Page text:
So much tension.

So much tension.

So with that said, the idea of there being a second one wasn’t exactly jumping at me as an amazing idea, but then again, this movie isn’t really made for cranky wankers like me. It’s made for the adoring fans who hold the first movie so near and dear to their hearts, so much so that they actually went out of their ways to start their own acapella groups. Which is to say that when they do see Pitch Perfect 2, they’ll be more than pleased. There’s a lot of singing, dancing, and jokes made at the expense of Rebel Wilson’s rotund physique.

Does that make the movie bad? Not really, but like so many other sequels out there where the same things seem to be happening, and there’s hardly any differentiation between the two movies to be found.

But with this sequel, if there’s one attribute that makes it mildly interesting at best, is the fact that Elizabeth Banks is making her full-fledged directorial debut with it, and it’s not as bad as some actor’s first movies can be. That may sound like a lame thing to say, but it’s the truth – because Banks was taking so much on her plate as was, it’s impressive to see her handle it all with ease. She isn’t necessarily doing much else that’s different from the first movie, but that doesn’t matter so much because there are quite a few moments that are genuinely funny.

Having worked with Judd Apatow and co. many times in the past, it makes sense that Banks would understand what it takes to make people laugh, and what can be seen as funny. In the spirit of the first flick, some jokes are mean-spirited and seem to come completely out of nowhere. Other times, they’re the same gags that either go nowhere. There’s an Asian character here called Lilly Onakurama, who is from the first and, just like in that movie, speaks with a very quiet and tender whisper which, if you listen close enough to, will be able to realize that all she’s saying is weird, almost psychotic things. There’s also another character from the first one here named Stacie Conrad, and because she’s a butch lesbian, everything she does or says is overtly sexual and masculine.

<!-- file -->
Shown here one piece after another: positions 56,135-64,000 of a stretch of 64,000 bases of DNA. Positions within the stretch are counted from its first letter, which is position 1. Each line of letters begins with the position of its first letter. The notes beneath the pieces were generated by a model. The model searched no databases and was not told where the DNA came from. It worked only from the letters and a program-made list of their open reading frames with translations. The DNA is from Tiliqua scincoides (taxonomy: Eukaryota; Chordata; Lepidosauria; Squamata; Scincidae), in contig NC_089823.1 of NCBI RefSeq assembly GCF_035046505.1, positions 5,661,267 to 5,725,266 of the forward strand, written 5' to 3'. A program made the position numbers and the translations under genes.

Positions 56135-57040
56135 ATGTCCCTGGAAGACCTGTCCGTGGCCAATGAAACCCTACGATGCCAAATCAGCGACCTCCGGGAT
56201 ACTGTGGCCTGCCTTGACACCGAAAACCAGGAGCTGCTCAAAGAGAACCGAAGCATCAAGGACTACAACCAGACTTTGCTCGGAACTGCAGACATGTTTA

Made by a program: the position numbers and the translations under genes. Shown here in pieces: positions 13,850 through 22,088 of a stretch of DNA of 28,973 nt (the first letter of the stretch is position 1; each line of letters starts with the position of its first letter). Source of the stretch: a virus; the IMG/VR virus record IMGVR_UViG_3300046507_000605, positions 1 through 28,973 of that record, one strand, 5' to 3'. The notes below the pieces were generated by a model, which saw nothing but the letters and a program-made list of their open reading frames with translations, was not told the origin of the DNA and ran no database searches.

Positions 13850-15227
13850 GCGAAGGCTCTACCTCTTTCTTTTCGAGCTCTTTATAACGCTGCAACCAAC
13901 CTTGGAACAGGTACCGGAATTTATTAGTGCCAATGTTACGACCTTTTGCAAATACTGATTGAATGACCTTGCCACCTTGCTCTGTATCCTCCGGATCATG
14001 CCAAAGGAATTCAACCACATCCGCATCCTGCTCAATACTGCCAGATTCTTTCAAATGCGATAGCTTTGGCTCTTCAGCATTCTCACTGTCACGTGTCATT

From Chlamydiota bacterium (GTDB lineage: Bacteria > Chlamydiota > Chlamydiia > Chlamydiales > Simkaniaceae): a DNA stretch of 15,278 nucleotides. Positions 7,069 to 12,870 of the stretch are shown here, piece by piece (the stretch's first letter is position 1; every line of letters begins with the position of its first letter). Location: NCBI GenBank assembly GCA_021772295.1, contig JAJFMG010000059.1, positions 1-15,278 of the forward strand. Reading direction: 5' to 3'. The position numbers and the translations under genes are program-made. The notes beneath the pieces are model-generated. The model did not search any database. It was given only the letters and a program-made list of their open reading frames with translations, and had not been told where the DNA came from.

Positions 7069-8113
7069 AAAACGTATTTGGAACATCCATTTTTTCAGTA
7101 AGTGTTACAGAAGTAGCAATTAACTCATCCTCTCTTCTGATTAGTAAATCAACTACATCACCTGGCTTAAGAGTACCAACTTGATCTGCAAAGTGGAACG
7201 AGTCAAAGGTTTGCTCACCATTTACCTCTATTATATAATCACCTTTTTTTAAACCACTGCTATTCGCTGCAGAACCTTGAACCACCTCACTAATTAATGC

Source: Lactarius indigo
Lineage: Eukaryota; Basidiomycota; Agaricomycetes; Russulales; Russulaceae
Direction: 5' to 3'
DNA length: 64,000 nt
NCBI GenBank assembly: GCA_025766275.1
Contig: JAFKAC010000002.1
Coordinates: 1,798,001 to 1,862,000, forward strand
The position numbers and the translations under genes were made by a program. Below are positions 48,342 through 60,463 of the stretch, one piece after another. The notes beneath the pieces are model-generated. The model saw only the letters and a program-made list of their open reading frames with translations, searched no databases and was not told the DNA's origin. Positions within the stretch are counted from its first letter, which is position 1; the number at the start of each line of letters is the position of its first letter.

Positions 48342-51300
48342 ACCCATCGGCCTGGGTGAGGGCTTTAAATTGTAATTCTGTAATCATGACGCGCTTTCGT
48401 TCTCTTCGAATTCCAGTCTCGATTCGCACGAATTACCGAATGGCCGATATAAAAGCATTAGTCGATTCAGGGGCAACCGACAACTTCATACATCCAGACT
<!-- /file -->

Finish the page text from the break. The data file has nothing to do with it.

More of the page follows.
Are any of these gags funny? Not really, but once again, the crowd whom this was made for, clearly do.

So smug, Banks.

So smug, Banks.

The only instances in which this movie can actually be funny is whenever Rebel Wilson takes the stage. While Wilson may have been a tad too overexposed after the success of both the first movie, as well as Bridesmaids, which lead to the ultimately disappointing Super Fun Night, there’s no denying that she has a comedic-talent that strays away from being just all about her physical presence. Sure, she enjoys making a fat joke about herself every once and awhile, but it’s used in a snarky, condescending tone that makes it actually funny, as well as smart; therefore, helping her character’s humor hit all the more harder whenever she’s thrown into situations where she’s called upon to be, well, funny.

Banks finds ways to use Wilson here that work for the later, as well as the movie itself. There’s a rather extended sequence in which Fat Amy sings to her love-interest and while it goes on and on, it’s awkward, weird and presented in such a way that it works, much like most of Apatow’s movies do. Though with Wilson getting most of the attention here, it takes away a bit from the likes of Kendrick and Snow, who try to make their presences known, but ultimately, slip a bit through the cracks; especially Snow, whose character I didn’t even know had a subplot going on until the final strand of the flick.

With Kendrick, we get to see Hannah record and possibly get into the music business, which also introduces another new character by the name of Emily Junk-Hardon (yep), played by the very talented and cheery Hailee Steinfeld. Steinfeld is growing into becoming more and more of a likable presence on-screen, which is why I wasn’t too disappointed seeing her character get a lot more screen-time than Kendrick’s; not only can she sing, but she also knows how to be funny, without overdoing it. Which, in the world that Pitch Perfect presents, means a whole heck of a lot.

Just don’t tell its core audience that. Don’t even dare, actually.

Consensus: Much like the original, Pitch Perfect 2 features snappy dialogue, impressive musical numbers, and an okay sense of humor, although it hardly does much else to be different.

6.5 / 10

You go, pitches!

You go, pitches!

Photo’s Credit to: IMDB, AceShowbiz